On Monday, May 9, 2022, Bill Barrow, National Politics Reporter for the Associated Press, visited Dartmouth College to deliver the Bernard D. Nossiter '47 Lecture titled, "Covering American Democracy: It's Not a Game (At Least It Shouldn't Be)." Mr. Barrow brought his expertise and experience in reporting on the Democratic Party to the Dartmouth community, speaking to students and Hanover community members on bringing "nuance and complexity" to American journalism in an era of "red/blue politics."
Barrow was introduced by Alexis Jetter, a veteran journalist, teacher, and radio commentator who teaches journalism in the English Department and the Women's, Gender, and Sexuality Studies program at Dartmouth. In her introduction, Jetter highlighted Barrow's important work on the "stunning changes in US democracy." She jokingly commented on Barrow's "SportsCenter journalism" characterization of today's media as incompatible with Barrow's own fondness for sports.
In his opening comments, Barrow remarked that he intended for his audience to leave with one idea — that "nuance and complexity are not the enemies of journalism." In an era of hyperpartisanship, where trust in institutions is declining and headlines are becoming increasingly sensationalized, "horse-race journalism" has pushed policy debates aside and instead "evolved into constant scorekeeping." As a result, today's journalism, Barrow concluded, misses important trends and nuances of the political landscape. Barrow's extensive experience covering Joe Biden's 2020 campaign and primaries across the American South informed the anecdotes he recounted throughout his talk. In one example, Barrow shared that the Democratic presidential nominee has always swept the primaries from Virginia through Texas, whereas the majority of presidential primary media coverage focuses on the earliest states of Iowa and New Hampshire.
At the core of his talk, Barrow proposed a four-step strategy for bringing nuance and complexity to American journalism: define, see, position, present. Americans, Barrow posited, should no longer be defined by red and blue labels. States, he pointed out, are more diverse than just "red" and "blue" — Massachusetts, as one of many examples, has a well-liked Republican governor but sends only Democrats to Congress. Secondly, typically ignored areas, like states late in the primary process, should be seen. Next, the people we position in newsrooms must be decided more thoughtfully, by embracing diversity of all kinds, including economic, geographic, and ideological. Finally, the news must be presented in a more layered fashion, blending policy and politics.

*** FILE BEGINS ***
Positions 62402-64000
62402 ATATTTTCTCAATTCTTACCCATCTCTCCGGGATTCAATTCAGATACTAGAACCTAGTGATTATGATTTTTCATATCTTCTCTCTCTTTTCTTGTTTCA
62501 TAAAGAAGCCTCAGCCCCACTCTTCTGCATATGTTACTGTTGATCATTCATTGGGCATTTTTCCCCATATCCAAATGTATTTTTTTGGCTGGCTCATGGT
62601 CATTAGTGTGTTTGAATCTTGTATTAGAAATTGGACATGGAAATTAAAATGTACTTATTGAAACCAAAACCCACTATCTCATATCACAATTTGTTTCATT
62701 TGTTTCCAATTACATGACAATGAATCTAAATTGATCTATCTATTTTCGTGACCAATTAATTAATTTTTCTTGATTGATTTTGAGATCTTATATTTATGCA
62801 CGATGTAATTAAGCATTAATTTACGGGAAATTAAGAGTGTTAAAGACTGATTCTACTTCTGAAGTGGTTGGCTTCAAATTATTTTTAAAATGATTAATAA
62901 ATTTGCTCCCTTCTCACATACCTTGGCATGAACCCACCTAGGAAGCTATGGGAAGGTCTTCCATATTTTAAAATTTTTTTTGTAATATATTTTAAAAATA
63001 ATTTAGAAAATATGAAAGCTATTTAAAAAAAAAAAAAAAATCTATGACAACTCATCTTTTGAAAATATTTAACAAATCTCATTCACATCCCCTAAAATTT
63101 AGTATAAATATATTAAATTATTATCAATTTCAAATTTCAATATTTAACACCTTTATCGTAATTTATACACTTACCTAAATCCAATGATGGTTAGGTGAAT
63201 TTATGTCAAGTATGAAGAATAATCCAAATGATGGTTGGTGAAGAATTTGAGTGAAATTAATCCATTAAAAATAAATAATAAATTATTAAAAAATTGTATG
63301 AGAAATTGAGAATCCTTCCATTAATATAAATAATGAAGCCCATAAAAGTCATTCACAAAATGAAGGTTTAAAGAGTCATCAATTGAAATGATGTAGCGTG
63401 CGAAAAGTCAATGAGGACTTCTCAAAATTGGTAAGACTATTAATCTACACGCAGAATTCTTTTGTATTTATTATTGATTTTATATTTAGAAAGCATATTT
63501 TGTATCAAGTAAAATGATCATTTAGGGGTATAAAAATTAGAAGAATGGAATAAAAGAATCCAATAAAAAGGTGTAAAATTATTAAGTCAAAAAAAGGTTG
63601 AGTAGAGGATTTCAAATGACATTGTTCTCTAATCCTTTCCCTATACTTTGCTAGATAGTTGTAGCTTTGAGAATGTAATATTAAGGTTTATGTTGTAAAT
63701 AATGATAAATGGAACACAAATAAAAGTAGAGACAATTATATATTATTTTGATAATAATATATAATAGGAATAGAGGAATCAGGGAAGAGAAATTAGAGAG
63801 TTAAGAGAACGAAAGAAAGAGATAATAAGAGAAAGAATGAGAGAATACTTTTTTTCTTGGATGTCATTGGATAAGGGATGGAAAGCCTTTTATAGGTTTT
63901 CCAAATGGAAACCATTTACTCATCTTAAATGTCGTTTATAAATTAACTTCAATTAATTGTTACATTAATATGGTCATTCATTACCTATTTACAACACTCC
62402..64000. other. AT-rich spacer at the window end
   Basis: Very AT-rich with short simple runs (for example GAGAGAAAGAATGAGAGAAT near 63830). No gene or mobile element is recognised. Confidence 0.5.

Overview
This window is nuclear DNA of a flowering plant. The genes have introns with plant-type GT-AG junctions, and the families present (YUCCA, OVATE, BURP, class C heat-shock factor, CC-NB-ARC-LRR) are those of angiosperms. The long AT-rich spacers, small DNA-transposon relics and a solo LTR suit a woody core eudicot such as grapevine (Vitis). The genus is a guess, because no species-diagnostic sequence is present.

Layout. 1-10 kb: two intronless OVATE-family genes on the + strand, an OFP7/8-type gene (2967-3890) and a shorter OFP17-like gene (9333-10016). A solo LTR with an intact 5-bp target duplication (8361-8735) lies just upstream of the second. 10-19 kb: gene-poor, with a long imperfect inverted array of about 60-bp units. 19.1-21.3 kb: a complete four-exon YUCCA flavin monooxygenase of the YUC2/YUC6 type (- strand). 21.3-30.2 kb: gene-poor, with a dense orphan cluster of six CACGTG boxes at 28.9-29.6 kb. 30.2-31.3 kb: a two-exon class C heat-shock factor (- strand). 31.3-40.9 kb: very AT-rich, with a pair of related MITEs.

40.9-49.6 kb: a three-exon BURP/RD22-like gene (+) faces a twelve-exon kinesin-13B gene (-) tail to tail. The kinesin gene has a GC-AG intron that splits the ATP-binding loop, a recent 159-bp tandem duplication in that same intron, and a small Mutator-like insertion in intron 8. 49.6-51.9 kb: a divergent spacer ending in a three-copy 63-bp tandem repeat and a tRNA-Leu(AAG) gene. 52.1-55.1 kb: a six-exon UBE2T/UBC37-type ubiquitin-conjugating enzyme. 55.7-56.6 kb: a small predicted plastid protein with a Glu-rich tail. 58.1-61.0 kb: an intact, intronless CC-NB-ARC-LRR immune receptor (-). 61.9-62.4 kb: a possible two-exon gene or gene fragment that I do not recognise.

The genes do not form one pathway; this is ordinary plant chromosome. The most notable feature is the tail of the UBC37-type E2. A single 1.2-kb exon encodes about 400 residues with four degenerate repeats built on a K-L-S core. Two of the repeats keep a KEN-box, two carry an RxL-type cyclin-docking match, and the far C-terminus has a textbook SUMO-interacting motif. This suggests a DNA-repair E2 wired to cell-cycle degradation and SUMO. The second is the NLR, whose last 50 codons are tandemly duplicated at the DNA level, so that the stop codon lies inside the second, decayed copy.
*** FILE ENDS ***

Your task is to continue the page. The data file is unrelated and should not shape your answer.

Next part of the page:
Before opening the event to questions from the audience, Jetter returned to Barrow to ask several questions of her own. Jetter began with the pertinent question of the future of Roe v. Wade, the landmark decision that a Supreme Court draft opinion leaked last week revealed may be overturned. On the political implications, Barrow noted that both sides of the abortion debate will be invigorated by the news, and it is hard to comment on which side will feel more mobilized to take action. In the long term, Barrow said the key question will be what the news implies for the political inclinations of young, non-ideological women.
The event concluded with questions from members of the audience. Barrow fielded questions on a variety of relevant topics, including the 2022 midterms and rural-urban disparities in America. His expertise and deep understanding of the American political landscape informed his thoughtful and nuanced responses.
– Written by Kavya Nivarthy '25, Rockefeller Student Assistant for Public Programs